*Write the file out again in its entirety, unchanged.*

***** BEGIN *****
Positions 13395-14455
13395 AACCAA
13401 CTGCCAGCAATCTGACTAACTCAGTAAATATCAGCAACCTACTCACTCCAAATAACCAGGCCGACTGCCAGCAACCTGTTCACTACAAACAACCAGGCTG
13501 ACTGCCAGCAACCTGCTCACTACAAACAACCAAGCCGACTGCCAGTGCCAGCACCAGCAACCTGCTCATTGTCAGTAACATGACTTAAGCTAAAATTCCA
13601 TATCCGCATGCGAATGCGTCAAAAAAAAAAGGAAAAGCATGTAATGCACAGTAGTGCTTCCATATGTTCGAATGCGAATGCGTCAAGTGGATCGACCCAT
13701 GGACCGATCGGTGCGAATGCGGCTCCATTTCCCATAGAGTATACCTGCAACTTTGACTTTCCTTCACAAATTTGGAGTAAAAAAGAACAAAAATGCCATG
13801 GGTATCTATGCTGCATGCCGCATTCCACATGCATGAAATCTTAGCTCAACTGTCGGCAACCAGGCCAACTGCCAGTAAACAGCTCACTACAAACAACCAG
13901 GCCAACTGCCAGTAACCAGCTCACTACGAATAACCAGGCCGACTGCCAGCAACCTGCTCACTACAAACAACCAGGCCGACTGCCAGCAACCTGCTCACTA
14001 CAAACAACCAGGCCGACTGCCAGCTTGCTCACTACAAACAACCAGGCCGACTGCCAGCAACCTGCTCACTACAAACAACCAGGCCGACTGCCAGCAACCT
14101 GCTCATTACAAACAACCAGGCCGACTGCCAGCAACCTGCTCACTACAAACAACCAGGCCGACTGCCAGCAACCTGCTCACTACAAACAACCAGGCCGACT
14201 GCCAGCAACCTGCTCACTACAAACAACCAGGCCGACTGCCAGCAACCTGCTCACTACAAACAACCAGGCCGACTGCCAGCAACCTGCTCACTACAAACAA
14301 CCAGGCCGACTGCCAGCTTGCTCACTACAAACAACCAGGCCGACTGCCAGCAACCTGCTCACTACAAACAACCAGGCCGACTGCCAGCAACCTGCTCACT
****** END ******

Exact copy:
Positions 13395-14455
13395 AACCAA
13401 CTGCCAGCAATCTGACTAACTCAGTAAATATCAGCAACCTACTCACTCCAAATAACCAGGCCGACTGCCAGCAACCTGTTCACTACAAACAACCAGGCTG
13501 ACTGCCAGCAACCTGCTCACTACAAACAACCAAGCCGACTGCCAGTGCCAGCACCAGCAACCTGCTCATTGTCAGTAACATGACTTAAGCTAAAATTCCA
13601 TATCCGCATGCGAATGCGTCAAAAAAAAAAGGAAAAGCATGTAATGCACAGTAGTGCTTCCATATGTTCGAATGCGAATGCGTCAAGTGGATCGACCCAT
13701 GGACCGATCGGTGCGAATGCGGCTCCATTTCCCATAGAGTATACCTGCAACTTTGACTTTCCTTCACAAATTTGGAGTAAAAAAGAACAAAAATGCCATG
13801 GGTATCTATGCTGCATGCCGCATTCCACATGCATGAAATCTTAGCTCAACTGTCGGCAACCAGGCCAACTGCCAGTAAACAGCTCACTACAAACAACCAG
13901 GCCAACTGCCAGTAACCAGCTCACTACGAATAACCAGGCCGACTGCCAGCAACCTGCTCACTACAAACAACCAGGCCGACTGCCAGCAACCTGCTCACTA
14001 CAAACAACCAGGCCGACTGCCAGCTTGCTCACTACAAACAACCAGGCCGACTGCCAGCAACCTGCTCACTACAAACAACCAGGCCGACTGCCAGCAACCT
14101 GCTCATTACAAACAACCAGGCCGACTGCCAGCAACCTGCTCACTACAAACAACCAGGCCGACTGCCAGCAACCTGCTCACTACAAACAACCAGGCCGACT
14201 GCCAGCAACCTGCTCACTACAAACAACCAGGCCGACTGCCAGCAACCTGCTCACTACAAACAACCAGGCCGACTGCCAGCAACCTGCTCACTACAAACAA
14301 CCAGGCCGACTGCCAGCTTGCTCACTACAAACAACCAGGCCGACTGCCAGCAACCTGCTCACTACAAACAACCAGGCCGACTGCCAGCAACCTGCTCACT